03 October 2008

Total Eclipse

This movie was way before its time. It's kind of a forerunner to Brokeback Mountain, I think, but alas, in 1995, the world wasn't ready to be down with dudes having tumultuous sexual relationships. Or so I suspect, because the reason I waited so long to see this movie (I'm a fan of the director, Agnieszka Holland) is that it was roundly panned when it came out. And I'll admit it, what gave me that extra oomph to finally rent it was the fact that I'd heard that you get to see Leonardo DiCaprio naked (you do). But I was pleasantly surprised by the movie - it's actually really good!

The film chronicles the relationship between Arthur Rimbaud and Paul Verlaine, two 19th century French poets. Rimbaud is in himself a fascinating figure - hailed as a genius at age 16, he stopped writing poetry entirely after 21, took off for Africa and died at 37. I have a particular fascination with depictions of genius, especially in film - how people imagine what it's like to be a genius, how a genius' mind works, and how they attempt to portray that to a mass audience, is really interesting to me. And this film, I think, does one of the best jobs of it I've ever seen*.

2 years before Titanic, back when he actually took risks as an actor, Leonardo DiCaprio is perfect as Arthur Rimbaud. He's impetuous and moody, brooding one minute and laughing with delight the next. There's a kind of girlishness to both his face and figure - not that he's effeminate, rather that he's masculine in a vulnerable sort of way. He's an absolute tyrant, sweet as sugar one minute and horrifically cold the next. Repeatedly, you find yourself on the verge of thinking that he might be the cruelest person in existence, and then you remember - he's only 16. He behaves just like the average teenager. Unfortunately, he's also gifted with this incredible wisdom beyond his years. It's really well done.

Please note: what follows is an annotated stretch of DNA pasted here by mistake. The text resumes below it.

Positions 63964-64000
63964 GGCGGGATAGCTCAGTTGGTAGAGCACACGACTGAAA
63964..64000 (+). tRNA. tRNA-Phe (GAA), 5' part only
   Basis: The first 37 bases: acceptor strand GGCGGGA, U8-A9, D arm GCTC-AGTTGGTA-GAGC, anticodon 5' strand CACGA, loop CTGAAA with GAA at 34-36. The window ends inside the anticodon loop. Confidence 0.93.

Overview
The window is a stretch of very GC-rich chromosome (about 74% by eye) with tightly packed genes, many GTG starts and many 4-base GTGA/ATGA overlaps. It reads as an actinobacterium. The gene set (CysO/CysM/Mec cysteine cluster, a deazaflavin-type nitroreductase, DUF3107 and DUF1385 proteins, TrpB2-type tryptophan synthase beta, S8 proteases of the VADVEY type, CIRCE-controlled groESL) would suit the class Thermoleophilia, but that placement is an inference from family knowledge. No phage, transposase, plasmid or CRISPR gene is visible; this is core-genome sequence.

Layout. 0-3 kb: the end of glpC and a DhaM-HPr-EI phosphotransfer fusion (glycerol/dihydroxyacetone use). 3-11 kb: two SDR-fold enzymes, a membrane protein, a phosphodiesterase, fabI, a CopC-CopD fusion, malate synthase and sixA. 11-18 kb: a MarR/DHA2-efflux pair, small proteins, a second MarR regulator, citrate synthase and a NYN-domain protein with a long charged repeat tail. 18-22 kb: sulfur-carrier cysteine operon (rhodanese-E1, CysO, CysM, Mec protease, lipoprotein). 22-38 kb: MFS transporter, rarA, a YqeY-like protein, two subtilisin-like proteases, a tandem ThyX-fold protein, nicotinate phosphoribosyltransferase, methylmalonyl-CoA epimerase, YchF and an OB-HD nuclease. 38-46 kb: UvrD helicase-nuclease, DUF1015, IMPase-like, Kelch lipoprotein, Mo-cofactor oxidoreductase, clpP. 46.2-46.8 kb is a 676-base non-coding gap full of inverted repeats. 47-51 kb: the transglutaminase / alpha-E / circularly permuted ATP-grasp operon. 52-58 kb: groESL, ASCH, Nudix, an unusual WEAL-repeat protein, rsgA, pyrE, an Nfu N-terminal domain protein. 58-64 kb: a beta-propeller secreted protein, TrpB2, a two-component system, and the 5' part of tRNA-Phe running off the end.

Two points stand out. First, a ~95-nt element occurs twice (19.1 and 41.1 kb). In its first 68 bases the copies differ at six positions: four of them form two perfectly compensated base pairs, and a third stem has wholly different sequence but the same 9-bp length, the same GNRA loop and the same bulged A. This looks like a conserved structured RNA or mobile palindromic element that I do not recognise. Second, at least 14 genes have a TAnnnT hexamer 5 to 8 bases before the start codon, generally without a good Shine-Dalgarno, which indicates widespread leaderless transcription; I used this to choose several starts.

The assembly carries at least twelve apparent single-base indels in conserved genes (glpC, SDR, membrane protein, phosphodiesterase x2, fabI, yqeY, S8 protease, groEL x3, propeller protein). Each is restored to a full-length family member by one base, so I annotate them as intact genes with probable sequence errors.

Meanwhile, David Thewlis does an incredible turn as Paul Verlaine. Affected, pompous, but also somewhat callow and sniveling, he's most sympathetic in his moments of weakness, and most monstrous when he's trying to compensate for them. His patent insufficiency drives him to viciousness and brutality - some of the scenes between him and his wife are really awful and upsetting - but there's a tragedy to him, namely, he is granted the brilliance to recognize greatness in others (a meaningful talent in its own right), but never to achieve it himself. 

The movie doesn't have too terribly much in the way of plot, and it definitely sags towards the end. But at its best, it's a seething, atmospheric exploration of the interactions between these various people, subtle and elegant. Definitely a movie worth watching.

*The usual approach is that intelligence is largely an effortless kind of thing - think A Beautiful Mind, where the numbers pop out of the wall, or Good Will Hunting where he just starts happily scribbling on the board. Alternatively, there's the freakish approach, aka Rain Man. Neither of these are particularly satisfying to me. The question is, how do you show what it's like to understand things that no one else can in such a way that everyone can understand? 

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